Oliver Kazunga recently in Tsholotsho
THE Postal and Telecommunications Regulatory Authority of Zimbabwe (Potraz) has adopted a telemedicine model that would be rolled out in the country’s rural health institutions to improve access to services.
Telemedicine allows health care professionals to evaluate, diagnose and administer treatment of patients at a distance using telecommunication technology. Potraz head of marketing and international relations, Mrs Sibonginkosi Muteyiwa, revealed this last week in Tsholotsho where the telecoms regulator handed over six laptops and two multi-purpose industrial printers to Tsholotsho and Sipepa Hospitals. Dlamini High and Tshino Primary schools also received two multi-purpose industrial printers and 20 laptops from Potraz as part of efforts to promote the Government’s e-learning programme.
“We have got a special project called telemedicine that we will be rolling out as Potraz. Telemedicine is a project, which connects rural district hospitals to clinics in the same district where the health facilities can be between 200 and 300 kilometres where doctors cannot go,” said Mrs Muteyiwa.
“So what it (telemedicine) does is that here (district hospital) there will be ICT equipment including a big screen where the doctor would do consultations at rural clinics through the ICTs without actually having to visit the clinics.
“The patient at the rural clinic will be diagnosed by the doctor over the Internet and communicate information on medical service for the patient with the nurse at the rural clinic.”
It could not be established how much the organisation was investing towards the new model.
Mrs Muteyiwa said the ICT equipment, would go a long way in promoting health services in Tsholotsho and that it had been sourced through a request by Potraz board vice chairman, Retired Major General Sibangumuzi Khumalo. She said Potraz’s top mandate was to ensure that every citizen in Zimbabwe has access to ICT services.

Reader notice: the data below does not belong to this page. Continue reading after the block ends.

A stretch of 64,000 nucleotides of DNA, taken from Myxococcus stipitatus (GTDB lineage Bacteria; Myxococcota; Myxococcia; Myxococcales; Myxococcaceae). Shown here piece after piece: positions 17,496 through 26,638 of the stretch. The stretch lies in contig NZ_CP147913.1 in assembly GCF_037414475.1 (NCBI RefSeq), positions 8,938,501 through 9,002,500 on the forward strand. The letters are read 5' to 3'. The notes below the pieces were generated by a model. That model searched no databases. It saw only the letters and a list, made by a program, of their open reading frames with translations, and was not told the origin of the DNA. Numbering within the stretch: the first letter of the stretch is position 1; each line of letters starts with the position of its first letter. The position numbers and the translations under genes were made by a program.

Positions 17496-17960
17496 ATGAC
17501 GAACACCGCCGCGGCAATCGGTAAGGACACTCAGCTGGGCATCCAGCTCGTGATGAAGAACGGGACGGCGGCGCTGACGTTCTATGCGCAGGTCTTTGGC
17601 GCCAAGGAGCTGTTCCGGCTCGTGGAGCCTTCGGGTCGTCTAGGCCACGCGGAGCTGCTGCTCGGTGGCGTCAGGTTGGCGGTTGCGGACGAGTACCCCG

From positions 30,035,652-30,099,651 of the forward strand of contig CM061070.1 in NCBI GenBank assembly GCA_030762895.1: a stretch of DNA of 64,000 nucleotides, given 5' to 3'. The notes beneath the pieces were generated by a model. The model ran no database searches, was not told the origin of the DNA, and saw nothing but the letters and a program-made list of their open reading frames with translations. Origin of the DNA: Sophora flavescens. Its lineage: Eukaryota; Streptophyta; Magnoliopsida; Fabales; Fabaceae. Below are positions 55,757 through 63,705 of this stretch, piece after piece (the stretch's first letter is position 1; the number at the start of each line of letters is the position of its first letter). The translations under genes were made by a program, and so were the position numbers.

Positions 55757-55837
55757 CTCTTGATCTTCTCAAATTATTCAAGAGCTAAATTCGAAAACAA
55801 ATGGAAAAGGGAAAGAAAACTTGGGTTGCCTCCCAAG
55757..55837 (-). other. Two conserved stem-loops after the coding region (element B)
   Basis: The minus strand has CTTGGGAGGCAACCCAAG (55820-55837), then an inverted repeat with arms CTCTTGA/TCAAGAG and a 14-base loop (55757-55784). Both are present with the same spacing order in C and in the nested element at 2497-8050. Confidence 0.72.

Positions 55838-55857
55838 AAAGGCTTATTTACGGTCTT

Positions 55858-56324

“So what we have done here in Tsholotsho and throughout the country is that we have rolled out a number initiatives, one of which is here in Tsholotsho, where we have come to hand over some laptops and other ICT gadgets to connect these Government institutions. With telemedicine we are connecting district hospitals to small clinics in rural areas,” said Mrs Muteyiwa.
She expressed optimism that telemedicine would go a long way in addressing the shortage of doctors in the country.
“I am sure you are aware that there is a shortage of doctors and so what this project does is that it connects a qualified doctor at a district hospital to a rural hospital maybe without a doctor but has nurses. We are rolling out this telemedicine project after we have completed the pilot project presently underway at Nyanga District Hospital after which the actual project will be rolled out throughout the country,” said Mrs Muteyiwa.
On e-learning, she said Potraz was working around the clock to ensure that by 2020 all schools were connected to ICT so that every child has a basic appreciation and understanding of computers. Of late, the telecommunications regulator has taken the e-learning drive to rural schools across Zimbabwe handing over a number of ICT equipment to schools. Rt Maj Gen Khumalo who was part of the visit said he had sourced the ICT equipment for Tsholotsho so that the area was not left out in the country’s development agenda.
“It is very important for me that Tsholotsho District has received such assistance from Potraz because it (ICT) brings the development that the district wishes to have. It is a great occasion for us that we have managed to give those two schools and two hospitals the ICT equipment,” he said.
“There is a huge requirement for ICT equipment in Tsholotsho. Therefore, with time and resources permitting, it is my wish that this project is availed to other public institutions in the district.”
Rt Maj Gen Khumalo also said there was a need for Tsholotsho District to scale up rural electrification, particularly in Tsholotsho North, so as to support e-Government and e-learning programmes. — @okazunga